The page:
• Job coaching, fading and monitoring is an essential part of a successful work arrangement. Using systematic instruction as described above to find out what the person can do unprompted (and at the same time keeping data), then teaching what they need to know so that they can complete the task on their own. Then the job coach fades out as the person is able to work on their own. Subsequently, the situation is monitored as natural supports take over.
  • For some people, Self Employment make sense because you can set your own schedule and working conditions. See our links on the right hand side of this webpage for more information.
  • Another way to approach employment is Resource Ownership, an approach where a person buys the means of production (a sewing machine) and then partners with an existing business to add value (drycleaner).
  • Use and increase your social capital. I read in Bowling Alone by Robert Putnam (2000) that its “who you know” that gets you or your loved one a job. He says that, “there is an impressive body of research suggesting that social ties can influence who gets a job, a bonus, a promotion, and other employment benefits. Social networks provide people with advice…[and] job leads” (p.319). He distinguishes between “weak ties” or our acquaintances in society and or “strong ties” or our friends and families. Putnam says it is the weak ties that provide the most opportunity for jobs. He also says that over one-half of people getting a job have done so through a friend or relative. So make a list of all of your contacts that you have in your lives and put the word out there! Map out all of the possible connections to see what the possibilities may exist in a person’s social network, family and friends, and casual acquaintances. You might find it helpful to read the section on asset-mapping.
  • Best Ways to Find a Job. In the book, What Color is Your Parachute? 2010 by Richard N. Bolles the top five ways to find a job are: 1. Asking your contacts (families, friends, community members, and service providers) for job leads. 2. Knocking on the door of employers that interest you (apparently small employers are the best) and asking if they have any jobs or if they know if anyone has any jobs. 3. Look through the telephone book at employers that interest you and call them up and ask if they are hiring (based on your strengths). 4. Join a job club and spread the workload (hey, familyWORKs families could do this…). 5. Do a life-changing job hunt based on your transferable skills, where you would enjoy working the most, by deciding where you would like to work and finding out who has the power to hire you. Richard Bolles also says that you need to do at least four of these things to be successful.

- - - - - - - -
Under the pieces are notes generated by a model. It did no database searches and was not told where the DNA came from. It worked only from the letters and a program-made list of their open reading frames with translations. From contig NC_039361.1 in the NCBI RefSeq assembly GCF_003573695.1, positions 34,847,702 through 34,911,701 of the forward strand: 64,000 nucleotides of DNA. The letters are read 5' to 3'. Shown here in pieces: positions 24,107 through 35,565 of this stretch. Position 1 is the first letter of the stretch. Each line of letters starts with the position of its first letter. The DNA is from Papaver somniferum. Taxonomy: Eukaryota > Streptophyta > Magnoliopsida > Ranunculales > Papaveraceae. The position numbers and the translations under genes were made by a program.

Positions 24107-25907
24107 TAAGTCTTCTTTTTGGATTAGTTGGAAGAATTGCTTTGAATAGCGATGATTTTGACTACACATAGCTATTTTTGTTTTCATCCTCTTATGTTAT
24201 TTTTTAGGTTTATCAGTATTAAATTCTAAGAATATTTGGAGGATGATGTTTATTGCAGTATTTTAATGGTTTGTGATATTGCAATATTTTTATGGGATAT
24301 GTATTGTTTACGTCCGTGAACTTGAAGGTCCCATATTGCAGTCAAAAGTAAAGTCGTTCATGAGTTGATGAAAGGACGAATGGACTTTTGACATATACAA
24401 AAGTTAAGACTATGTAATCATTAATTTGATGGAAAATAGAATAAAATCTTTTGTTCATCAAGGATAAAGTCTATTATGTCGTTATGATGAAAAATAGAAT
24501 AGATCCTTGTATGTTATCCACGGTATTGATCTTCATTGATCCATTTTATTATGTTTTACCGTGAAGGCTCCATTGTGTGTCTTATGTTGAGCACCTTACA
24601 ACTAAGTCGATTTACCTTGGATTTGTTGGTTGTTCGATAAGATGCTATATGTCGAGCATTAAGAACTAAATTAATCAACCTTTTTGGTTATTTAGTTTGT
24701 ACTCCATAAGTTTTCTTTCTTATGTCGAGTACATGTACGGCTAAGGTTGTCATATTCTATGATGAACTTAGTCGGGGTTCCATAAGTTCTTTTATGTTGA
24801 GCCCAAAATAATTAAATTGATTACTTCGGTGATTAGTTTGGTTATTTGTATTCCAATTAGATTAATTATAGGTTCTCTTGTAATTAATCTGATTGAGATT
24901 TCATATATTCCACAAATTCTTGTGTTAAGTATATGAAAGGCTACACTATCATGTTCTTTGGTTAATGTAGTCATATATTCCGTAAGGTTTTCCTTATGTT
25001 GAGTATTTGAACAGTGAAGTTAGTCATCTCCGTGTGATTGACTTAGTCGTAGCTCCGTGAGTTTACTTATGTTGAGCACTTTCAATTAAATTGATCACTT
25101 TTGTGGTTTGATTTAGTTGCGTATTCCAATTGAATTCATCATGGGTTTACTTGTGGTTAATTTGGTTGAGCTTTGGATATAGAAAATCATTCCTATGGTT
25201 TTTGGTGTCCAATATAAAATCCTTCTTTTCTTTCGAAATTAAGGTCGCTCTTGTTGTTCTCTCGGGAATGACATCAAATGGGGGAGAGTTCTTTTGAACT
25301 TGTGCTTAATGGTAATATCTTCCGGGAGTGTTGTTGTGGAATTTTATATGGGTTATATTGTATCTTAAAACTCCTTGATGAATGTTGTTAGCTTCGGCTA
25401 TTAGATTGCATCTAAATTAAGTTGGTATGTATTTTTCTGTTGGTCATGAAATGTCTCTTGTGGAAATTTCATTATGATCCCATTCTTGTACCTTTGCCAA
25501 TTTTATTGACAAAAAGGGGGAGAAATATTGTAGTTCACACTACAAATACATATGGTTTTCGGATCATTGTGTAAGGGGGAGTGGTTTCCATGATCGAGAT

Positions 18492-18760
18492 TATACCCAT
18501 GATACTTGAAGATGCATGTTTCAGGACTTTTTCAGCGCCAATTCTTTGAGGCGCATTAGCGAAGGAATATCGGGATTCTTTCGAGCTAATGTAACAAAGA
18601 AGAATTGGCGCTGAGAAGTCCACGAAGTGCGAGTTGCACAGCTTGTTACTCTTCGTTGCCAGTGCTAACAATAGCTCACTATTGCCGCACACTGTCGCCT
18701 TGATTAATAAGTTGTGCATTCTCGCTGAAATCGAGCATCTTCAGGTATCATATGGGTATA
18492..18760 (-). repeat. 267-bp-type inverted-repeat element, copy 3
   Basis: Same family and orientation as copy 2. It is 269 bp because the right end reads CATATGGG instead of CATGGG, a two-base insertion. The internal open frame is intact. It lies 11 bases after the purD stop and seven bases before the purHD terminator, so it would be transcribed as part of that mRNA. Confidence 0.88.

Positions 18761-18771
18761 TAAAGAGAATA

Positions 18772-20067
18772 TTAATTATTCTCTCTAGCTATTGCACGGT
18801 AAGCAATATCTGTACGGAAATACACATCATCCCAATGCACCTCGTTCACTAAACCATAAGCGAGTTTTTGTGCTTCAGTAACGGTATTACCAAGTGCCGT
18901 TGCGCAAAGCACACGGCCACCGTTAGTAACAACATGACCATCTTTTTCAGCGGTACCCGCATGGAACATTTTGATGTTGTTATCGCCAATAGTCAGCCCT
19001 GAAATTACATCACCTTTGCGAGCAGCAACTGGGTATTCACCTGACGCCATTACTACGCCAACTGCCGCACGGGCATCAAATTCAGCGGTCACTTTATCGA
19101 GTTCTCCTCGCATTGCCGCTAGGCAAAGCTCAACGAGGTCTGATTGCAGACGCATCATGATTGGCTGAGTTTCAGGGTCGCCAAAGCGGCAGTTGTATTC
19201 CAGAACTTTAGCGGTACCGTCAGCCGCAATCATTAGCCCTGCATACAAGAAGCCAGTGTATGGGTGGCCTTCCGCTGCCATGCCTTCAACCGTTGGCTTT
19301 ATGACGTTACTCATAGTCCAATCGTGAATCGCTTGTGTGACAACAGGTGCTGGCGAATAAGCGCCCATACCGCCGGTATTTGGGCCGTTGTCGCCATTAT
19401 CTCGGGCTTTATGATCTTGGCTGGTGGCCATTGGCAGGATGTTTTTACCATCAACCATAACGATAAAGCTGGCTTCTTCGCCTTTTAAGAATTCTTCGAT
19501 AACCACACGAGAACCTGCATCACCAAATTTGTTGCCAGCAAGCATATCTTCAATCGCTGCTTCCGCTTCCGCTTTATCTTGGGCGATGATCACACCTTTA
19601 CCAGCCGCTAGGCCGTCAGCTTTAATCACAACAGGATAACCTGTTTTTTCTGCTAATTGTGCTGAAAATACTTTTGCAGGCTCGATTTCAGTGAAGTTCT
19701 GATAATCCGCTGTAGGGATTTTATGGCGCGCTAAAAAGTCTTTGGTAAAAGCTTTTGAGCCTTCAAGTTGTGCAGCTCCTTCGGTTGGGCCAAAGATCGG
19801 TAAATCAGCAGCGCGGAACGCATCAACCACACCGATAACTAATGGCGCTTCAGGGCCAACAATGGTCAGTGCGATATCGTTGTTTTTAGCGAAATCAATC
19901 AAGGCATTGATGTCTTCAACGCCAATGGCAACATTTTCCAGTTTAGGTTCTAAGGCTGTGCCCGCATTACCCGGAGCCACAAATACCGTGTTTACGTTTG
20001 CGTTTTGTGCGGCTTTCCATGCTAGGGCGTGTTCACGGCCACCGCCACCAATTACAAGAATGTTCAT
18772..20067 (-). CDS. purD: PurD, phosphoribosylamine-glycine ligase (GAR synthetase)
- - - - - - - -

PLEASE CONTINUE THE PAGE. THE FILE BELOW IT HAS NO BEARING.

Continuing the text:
• Believe. As families, we know what our children can do… we just have to believe it is possible for them to work. The only way that we can realize that the focus must be on what they can do. However, many of us have been focused on what our children cannot do. Further, in A Simple Half-hitch by Debra Mclean (in Implementing Person-Centered Planning:Voices of Experience, 2002) she says that, ‘in [her] experience, unwillingness to even approach the endeavor of developing a good job explains most unemployment among people with developmental disabilities” (p.292). As important, people with disabilities need to believe in themselves and this may require “self determination training” (Real Work for Real Pay: Inclusive Employment for People with Disabilities). It is not easy to find appropriate employment for anyone. At the same time, if no one tries it will never happen. Know that employers require all kinds of skill-sets and the real task for job developers or families is making the proper match between abilities and required skills for the tasks (What Color is Your Parachute? 2010 by Richard N. Bolles). We now know that since the 198o’s the United States have made advances in supported/customized employment that we can learn from – in 1998 23,000 people with developmental disabilities had jobs and in 2002 it had grown to 118,000, so they do have some success stories to tell…
  • Start Early. Try noticing your child’s skills as soon as possible as well as establishing the familial expectation that your loved one will work. Further, the research says paid work in high school (not work experience, or tryouts) greatly improves the chances of work into adulthood. in Real Work for Real Pay: Inclusive Employment for People with Disabilities). However, this is not the current reality in our schools in British Columbia. System change is required. One way that system change could start is parents demanding that vocational skill development and paid work occurs before graduation from school. This should be included in Individual Education Plans.
  • Use Positive Behavior Supports. When a family has a child with an intellectual disability it makes sense to learn to about Positive Behavior Supports (PBS) for their loved ones because as a child ages, behaviors can become more ingrained (Dunlap & Fox, 2009). Clearly, ingrained behavior patterns can have a negative impact on a person’s success in their later years when it comes to finding real work for real pay. The good news is that PBS is a social science that can be learned by families. Often behavior issues arise when communication is an issue or when, over time, the child rules the roost through behavior to get what they want. When this happens it becomes very difficult to change as more time goes on. There are often wait lists to get the services of a communication and behavior specialist and so the more that a family knows about PBS the better armed they are to deal with any challenging issues that arise. We expect to expand significantly on this section in the future.